Whatever may be the extent of prejudice against color, as it is falsely called, and is so generally practiced in this country, Solomon, the most renowned of kings, possessed none of it. Among the seven hundred wives, and the three hundred concubines, who filled his houses, the most favored queen was a beautiful sable daughter of one of the Pharoahs of Egypt. In order to take her to his bosom, he trampled upon the laws of his nation, and incurred the divine displeasure for a Jew might not espouse any heathen or idolater who was not circumcised in heart. When he had secured her, he bowed his great intellect before her, that he might do her that homage which he paid to no other woman. Solomon was a poet, and pure love awakened the sweetest melody in his soul. To her honor and praise he composed that beautiful poem called the CANTICLES, or SOLOMON’S SONG. For her he wove that gorgeous wreath which is unsurpassed in its kind, and with his own royal hand placed it upon her dark brow. Several persons are represented in the poem, and it is composed of an interesting coloquy. The reader is introduced to “the watchmen that went about the streets,” and to “the daughters of Jerusalem,” and to the bride and the groom, which are the king and the beauteous Egyptian. It is not at all surprising that she who received such distinguished marks of kingly favors, should encounter the jealousy of the daughters of Jerusalem. They saw that Egyptian woman had monopolised the heart of the son of David, and the royal poet represents his queen to say to her fairer but supplanted rivals:

“I am black but comely.
O ye daughters of Jerusalem, As the tents of Kedar,
As the curtains of Solomon
Look not upon me, because I am black, Because the sun had looked upon me.”

Thus she speaks of the superiority which nature had given her over the women of Jerusalem. She was handsome, and like all handsome women, she knew it. […]

The bride again speaks, and says to the bride-groom:

“I have compared thee, O my love,
To a company of horses in Pharaoh’s chariot.”

How inappropriate were this allusion if it had been placed in the mouth of any one else but an Egyptian. To give the passage any other interpretation is virtually accusing Solomon of grosser ignorance than my reverence will allow me to attribute to him.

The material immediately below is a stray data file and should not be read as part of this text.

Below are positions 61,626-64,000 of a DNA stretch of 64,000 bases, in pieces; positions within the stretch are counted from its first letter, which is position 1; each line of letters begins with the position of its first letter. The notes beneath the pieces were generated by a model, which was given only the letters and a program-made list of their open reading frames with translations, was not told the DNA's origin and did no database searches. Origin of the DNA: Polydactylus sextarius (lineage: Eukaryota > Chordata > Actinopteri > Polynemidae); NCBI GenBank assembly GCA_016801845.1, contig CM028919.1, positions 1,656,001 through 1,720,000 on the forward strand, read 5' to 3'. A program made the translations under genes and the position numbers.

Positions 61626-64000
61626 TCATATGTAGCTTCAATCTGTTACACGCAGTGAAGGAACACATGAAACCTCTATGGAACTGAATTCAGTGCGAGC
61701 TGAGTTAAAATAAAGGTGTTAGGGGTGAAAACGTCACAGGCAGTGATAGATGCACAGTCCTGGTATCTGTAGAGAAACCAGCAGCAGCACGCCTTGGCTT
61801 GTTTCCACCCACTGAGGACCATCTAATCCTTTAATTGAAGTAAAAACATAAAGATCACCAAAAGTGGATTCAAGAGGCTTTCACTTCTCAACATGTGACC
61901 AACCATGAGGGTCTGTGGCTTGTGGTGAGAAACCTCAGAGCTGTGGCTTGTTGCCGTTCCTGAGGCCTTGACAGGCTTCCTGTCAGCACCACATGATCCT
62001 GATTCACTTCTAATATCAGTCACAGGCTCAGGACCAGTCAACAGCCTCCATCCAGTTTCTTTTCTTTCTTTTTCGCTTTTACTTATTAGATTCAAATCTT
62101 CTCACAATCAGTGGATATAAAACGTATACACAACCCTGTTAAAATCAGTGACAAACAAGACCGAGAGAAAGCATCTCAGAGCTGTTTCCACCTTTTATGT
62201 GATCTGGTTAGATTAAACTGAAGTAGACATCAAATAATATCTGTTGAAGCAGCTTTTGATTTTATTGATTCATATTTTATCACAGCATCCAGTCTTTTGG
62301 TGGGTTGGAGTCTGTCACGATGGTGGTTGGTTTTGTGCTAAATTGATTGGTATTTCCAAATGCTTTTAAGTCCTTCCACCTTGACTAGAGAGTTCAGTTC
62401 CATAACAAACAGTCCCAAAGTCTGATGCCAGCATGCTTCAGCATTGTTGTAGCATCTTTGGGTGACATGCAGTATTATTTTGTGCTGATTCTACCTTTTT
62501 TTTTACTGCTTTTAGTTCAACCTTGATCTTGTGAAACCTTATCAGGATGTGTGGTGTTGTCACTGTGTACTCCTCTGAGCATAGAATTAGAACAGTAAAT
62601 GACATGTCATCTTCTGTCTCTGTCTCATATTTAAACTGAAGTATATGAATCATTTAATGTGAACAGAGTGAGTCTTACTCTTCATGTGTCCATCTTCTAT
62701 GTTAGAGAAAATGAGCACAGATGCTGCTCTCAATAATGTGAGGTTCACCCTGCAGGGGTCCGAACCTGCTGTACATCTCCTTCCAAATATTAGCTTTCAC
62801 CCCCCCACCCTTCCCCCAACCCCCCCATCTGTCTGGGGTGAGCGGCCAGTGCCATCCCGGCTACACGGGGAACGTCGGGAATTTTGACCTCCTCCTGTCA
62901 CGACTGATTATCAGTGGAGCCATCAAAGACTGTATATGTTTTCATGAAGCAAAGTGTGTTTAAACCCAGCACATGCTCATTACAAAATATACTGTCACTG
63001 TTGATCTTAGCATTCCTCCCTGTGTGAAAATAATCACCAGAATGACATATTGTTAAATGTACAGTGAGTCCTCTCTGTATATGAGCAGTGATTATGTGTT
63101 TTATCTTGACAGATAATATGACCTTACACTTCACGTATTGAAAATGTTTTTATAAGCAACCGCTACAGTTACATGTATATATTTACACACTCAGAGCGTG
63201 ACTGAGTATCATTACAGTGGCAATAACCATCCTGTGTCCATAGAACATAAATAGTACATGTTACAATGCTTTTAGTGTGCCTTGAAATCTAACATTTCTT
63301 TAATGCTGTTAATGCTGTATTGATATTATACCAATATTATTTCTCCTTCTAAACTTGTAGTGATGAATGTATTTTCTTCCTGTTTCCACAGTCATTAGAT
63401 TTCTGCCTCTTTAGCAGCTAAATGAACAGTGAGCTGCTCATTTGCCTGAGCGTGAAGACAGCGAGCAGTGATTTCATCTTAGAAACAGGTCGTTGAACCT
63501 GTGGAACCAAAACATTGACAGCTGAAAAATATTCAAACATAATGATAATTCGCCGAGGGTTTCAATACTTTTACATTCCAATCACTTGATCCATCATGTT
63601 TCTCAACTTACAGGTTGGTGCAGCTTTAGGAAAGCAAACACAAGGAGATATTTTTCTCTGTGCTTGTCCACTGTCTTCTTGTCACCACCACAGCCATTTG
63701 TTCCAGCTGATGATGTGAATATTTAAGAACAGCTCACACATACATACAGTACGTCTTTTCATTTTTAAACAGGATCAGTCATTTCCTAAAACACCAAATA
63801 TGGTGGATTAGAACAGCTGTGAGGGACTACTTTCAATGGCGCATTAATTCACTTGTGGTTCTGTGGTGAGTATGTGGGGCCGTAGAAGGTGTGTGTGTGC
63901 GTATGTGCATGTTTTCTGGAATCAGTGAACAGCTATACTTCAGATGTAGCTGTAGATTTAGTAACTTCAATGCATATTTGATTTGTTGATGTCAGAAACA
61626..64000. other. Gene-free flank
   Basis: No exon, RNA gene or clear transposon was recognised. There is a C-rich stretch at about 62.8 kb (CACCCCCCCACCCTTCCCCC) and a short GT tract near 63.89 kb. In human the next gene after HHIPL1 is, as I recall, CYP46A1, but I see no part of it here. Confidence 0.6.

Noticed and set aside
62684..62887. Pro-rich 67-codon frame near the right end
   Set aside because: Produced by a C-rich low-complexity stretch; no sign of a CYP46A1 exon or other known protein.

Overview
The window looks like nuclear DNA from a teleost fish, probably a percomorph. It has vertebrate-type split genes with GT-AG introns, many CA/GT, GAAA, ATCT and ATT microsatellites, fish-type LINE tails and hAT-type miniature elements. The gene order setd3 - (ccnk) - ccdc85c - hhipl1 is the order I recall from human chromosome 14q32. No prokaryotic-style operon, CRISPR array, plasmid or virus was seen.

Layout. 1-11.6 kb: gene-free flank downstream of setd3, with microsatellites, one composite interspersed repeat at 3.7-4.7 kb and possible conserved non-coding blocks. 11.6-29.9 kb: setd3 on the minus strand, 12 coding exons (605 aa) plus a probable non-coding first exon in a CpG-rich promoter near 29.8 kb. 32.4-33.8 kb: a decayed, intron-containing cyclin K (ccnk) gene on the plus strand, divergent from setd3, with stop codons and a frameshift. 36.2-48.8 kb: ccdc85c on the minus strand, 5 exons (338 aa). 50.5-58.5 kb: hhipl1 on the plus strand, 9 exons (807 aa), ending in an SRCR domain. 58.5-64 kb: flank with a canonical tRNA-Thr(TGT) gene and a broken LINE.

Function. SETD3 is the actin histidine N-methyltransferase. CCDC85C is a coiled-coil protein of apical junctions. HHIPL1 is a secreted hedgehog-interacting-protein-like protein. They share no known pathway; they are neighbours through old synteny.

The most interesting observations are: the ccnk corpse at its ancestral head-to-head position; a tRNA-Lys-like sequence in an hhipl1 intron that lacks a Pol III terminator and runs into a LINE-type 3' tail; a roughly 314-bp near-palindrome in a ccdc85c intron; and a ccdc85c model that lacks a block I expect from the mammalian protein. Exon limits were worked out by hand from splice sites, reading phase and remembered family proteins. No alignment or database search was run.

Professor STOWE and President MAHAN, and others, agree in giving the following translation to another verse in the first chapter of the song,

“Ere I was aware
My soul was as the war-chariot
Of my noble people.”

The whole poem, without doubt, is nothing more than a brilliant out-burst of Solomon’s love for his bride.

Homer, the prince of epic poets, speaks of the Ethiopians, and presents them at the feast of the gods. These men of sun-burnt faces, as their name implies, he calls the excellent Ethiopians.

A distinguished scholar, speaking of this passage in the Grecian’s renowned poem, in the presence of an American pedant, the young upstart seriously inquired if the Ethiopians were black? “Most assuredly,” answered the scholar. “Well,” said the young republican, “had I been at that feast, and negroes had been placed at the table, I would have left it.” “Had you been living at that time, returned the other, you would have been saved the trouble of leaving the table, for the gods would not have invited you.”

Such a man in such a banquet would have been as much out of place as an ass would be in a concert of sacred music.

The interior of Ethiopia has not been explored by modern adventurers. The antiquarian has made his way into almost every dominion where relics of former greatness have promised to reward him for his toil. But this country, as though she had concealed some precious treasure, meets the traveller on the outskirts of her dominions, with pestilence and death. Yet, in the Highlands which have been traversed, many unequivocal traces of former civilization have been discovered. Very lately, British enterprize has made some important researches in that region of Country, all of which go to prove that Homer did not misplace his regards for them, when he associated them with the Gods.

The wife of Moses was an Ethiopian woman, and when Miriam, his sister, murmured against her, the Almighty smote Miriam, and she became white. Whether the murmurings arose on account of the complexion of the great Lawgiver’s wife, or from some other cause, I will not attempt to determine. Whatever was the cause, we all see how Jehovah regarded it, how fierce was his indignation, and how terrible his punishment. He came down and stood in a cloudy pillar, and cursed the woman in whose bosom the unholy prejudice was harbored.

Ethiopia is one of the few nations whose destiny is spoken of in prophecy. This is done in language so plain that we are not driven to dubious inferences.

It is said that “Princes shall come out of Egypt, and Ethiopia shall soon stretch out her hands unto God.” It is thought by some that this divine declaration was fulfilled when Philip baptised the converted eunuch of the household of Candes, the Queen of the Ethiopians. In this transaction, a part of the prophecy may have been fulfilled, and only a part.

A vision seen by another prophet has become a matter of history. Hosea, foresaw that God would call his son out of Egypt, and when the infant Redeemer could find no shelter in the land of the Hebrews, he found an asylum in Egypt, where he remained until Herod was dead. He then returned to his native country, and in that event he fulfilled the declaration of the holy seer.